72-Hour Hold

Michael du Plessis



He said, You’re a 5150, so you won’t be able to buy a gun for five years.

He said, So your psychiatrist doesn’t want to work with you any more, huh?

He said, We’re only cuffing you so you don’t get crazy, and then he apologized for having used the word “crazy” in this situation.

He said, Nick, Nick, Nick, Nick, Nick, Nick all night long.

He said, I live in the real Hollywood, the one under the Hollywood sign.

He said, I know your 5150-one fifty is up today, but we don’t really discharge patients on Sundays. You’ll have to wait another 24 hours.

Although the wards were overcrowded.

Madhouse mirror, oh old acquaintance, how strange to see you again. Scratched as your unbreakable metal is by the patient labor of patients, eager to tag, even here, and with one dent from a less patient patient, giving your dull reflection a funhouse quality.

Madhouse mirrors are made of metal so they are duller than mirrors outside.

The last time I looked into madhouse mirror I was looking at my dark blue hair; all the psychiatrists kept on asking me whether the blue hair meant I was depressed, whether blue hair meant that I was “blue.”

They stripped me and strapped me down naked, to gurney. They left me in the corridor so that the nurses could make fun of me. They said, since I’d slashed my wrist with a knife, I had to be strip searched in case I had other weapons concealed. They laughed at my body.

They touched my genitals.

They kept me away from any painkillers at all—even Advil or aspirin—for 48 hours of the 72. I rocked back and forth the entire time when not sleeping. It helped the pain, I recalled, rocking.

I tried to savor the sense of crossing the Los Angeles River, in handcuffs, at sunset, in the back of a police car.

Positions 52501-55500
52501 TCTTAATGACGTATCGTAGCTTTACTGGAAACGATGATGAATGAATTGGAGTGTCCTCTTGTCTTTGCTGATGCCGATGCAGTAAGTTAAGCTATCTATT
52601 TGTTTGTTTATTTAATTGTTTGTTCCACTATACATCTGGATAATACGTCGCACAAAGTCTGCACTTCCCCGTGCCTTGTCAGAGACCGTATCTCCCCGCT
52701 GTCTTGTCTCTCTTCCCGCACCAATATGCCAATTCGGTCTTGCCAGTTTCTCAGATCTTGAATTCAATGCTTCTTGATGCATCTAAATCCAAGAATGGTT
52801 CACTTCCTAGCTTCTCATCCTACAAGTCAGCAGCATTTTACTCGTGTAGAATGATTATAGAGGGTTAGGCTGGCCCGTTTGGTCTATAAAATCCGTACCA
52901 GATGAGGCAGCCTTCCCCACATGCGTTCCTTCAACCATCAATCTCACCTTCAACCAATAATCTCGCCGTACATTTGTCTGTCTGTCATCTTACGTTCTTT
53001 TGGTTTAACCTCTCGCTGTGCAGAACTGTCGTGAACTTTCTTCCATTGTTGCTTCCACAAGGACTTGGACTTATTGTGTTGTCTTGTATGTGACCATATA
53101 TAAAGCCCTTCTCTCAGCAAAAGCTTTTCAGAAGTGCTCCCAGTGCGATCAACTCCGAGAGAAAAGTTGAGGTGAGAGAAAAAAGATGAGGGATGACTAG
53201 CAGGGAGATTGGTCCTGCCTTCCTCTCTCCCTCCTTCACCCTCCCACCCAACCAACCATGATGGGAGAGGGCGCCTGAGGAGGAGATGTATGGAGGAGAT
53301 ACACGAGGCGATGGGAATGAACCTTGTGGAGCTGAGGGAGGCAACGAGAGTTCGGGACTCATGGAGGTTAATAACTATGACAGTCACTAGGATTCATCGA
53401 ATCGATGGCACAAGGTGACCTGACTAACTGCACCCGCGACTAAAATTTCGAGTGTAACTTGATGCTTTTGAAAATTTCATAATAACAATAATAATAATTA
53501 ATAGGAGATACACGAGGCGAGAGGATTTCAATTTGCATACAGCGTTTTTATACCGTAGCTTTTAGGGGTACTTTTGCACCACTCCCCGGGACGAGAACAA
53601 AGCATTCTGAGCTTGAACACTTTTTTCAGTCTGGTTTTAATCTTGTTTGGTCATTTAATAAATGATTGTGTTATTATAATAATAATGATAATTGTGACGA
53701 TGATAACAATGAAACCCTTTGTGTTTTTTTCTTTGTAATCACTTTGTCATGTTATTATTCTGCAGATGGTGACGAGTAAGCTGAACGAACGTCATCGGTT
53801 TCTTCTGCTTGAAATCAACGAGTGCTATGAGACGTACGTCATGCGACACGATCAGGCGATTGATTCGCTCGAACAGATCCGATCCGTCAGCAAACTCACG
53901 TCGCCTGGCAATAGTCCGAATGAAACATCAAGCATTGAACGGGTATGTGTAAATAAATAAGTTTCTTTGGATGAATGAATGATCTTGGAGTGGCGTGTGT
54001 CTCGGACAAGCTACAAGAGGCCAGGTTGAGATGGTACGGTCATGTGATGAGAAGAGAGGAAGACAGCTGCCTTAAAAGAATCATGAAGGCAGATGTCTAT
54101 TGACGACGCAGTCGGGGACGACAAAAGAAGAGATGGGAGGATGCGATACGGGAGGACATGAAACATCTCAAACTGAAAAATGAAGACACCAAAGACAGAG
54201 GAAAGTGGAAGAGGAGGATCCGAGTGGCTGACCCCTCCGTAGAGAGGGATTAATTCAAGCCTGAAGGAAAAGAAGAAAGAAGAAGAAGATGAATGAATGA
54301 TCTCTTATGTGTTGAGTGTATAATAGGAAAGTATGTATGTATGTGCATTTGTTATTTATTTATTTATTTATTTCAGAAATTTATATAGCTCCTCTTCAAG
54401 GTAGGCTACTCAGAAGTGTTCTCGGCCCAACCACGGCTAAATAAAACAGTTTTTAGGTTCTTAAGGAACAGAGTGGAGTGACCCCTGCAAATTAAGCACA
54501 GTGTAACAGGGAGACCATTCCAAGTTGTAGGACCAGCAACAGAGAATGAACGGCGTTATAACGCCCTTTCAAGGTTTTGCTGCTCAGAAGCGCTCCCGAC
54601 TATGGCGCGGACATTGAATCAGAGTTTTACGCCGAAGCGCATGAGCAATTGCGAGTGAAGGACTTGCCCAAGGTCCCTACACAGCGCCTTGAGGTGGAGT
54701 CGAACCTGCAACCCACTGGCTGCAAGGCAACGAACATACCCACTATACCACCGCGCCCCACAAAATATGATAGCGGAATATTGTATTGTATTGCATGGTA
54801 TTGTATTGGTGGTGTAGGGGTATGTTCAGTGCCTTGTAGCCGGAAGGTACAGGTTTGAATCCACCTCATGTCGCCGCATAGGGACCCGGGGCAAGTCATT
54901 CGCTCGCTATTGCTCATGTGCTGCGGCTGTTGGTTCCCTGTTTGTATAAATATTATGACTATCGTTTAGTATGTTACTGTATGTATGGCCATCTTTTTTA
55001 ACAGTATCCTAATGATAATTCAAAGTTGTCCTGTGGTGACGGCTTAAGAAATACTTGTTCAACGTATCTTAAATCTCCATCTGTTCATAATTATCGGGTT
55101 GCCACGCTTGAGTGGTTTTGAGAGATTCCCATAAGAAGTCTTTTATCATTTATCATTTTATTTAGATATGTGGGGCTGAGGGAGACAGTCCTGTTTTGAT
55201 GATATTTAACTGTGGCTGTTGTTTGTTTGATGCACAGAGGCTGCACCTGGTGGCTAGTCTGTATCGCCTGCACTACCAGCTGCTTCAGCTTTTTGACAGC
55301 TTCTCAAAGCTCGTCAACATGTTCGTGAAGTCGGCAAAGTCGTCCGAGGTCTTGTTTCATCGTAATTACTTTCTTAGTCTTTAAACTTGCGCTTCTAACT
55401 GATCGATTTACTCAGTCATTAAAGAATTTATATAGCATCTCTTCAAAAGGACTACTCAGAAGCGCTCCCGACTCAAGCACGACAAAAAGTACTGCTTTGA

They cuffed me on the front step of my apartment. They made me walk out without my cane, so two cops had to support me.

How odd that I didn’t quote either Blanche DuBois or Norma Desmond. She said, I should threaten suicide again, just to get the quotation in, and we laughed.

He kept saying, Hey, buddy, buddy, stay with me, as I lay on the floor bleeding so much it seemed comical.

He said that if I could hang in with him, I’d be able to go fishing again. He was talking about the dusty taxidermied fish on my kitchen wall, a thrift-store find. It worked. I came out of my daze to tell him I hated fishing.

She said, There must be lots of other movies that end with memorable exit lines to the funny farm, and we laughed a lot.

He said, They took my leg. He meant his prosthetic leg. They had taken it as a precaution. When a therapist asked him if he suffered from phantom pain, he didn’t understand the term so she over-enunciated it several times for him. It took her a while to understand he didn’t know the words.

She said, What are your triggers?

I tried to memorize Bible verses because there was nothing else to read or do. Always ask for a Bible in a psych ward or in a prison. It makes a good impression and will give you something to read.

Once it was a “Good News” gospel, once a sky-blue Gideon’s Bible.

She started hallucinating during our collective viewing of Airforce One on TV in the activities room, so we all had to go back to our own shared rooms.

He was so drugged it was hard to understand him, but he said that all he remembered was that he was a dentist and had done something bad.

They talked about “going to the basement” as a way saying, ”getting electroshock therapy.”

The doctor said, sometimes you lose your immediate memories after electroshock. There was this woman who had gained a lot of weight on psych meds and had then got shock treatment, so she came to afterwards unable to recognize her body.

She screamed for a long time, trapped in a body she could not remember as her own.

They pumped my stomach. I was conscious throughout.

I was naked and tied to a gurney for about twelve hours.

She said, I could always go to the observation room, by which she meant a “padded cell.”

They held me down.

They pulled down my pants.

Oh madhouse mirror, old friend.

You can refuse medication, unless you are deemed uncooperative (and lack of cooperation manifests itself in refusal), in which case they will force the medication on you.

She said, Once you struggle, it’s all lost.

They told me, Calm down, which was funny considering I was in a psych ward, and I said so.

I said, Don’t tell me to stop screaming, I’ll scream the place down.

The doors said AWOL CAUTION in very big letters, I noticed, as I left.


Michael du Plessis is the author of the chapbook, Songs Dead Soldiers Sing (Transparent Tiger Press, 2007) and the novel, Memoirs of Jonbenet by Kathy Acker (Les Figues 2012). Among other projects, Michael is currently working on a collection of poems about decapitation in film and televison with Janice Lee. He can be contacted at: michaelduplessis@gmail.com.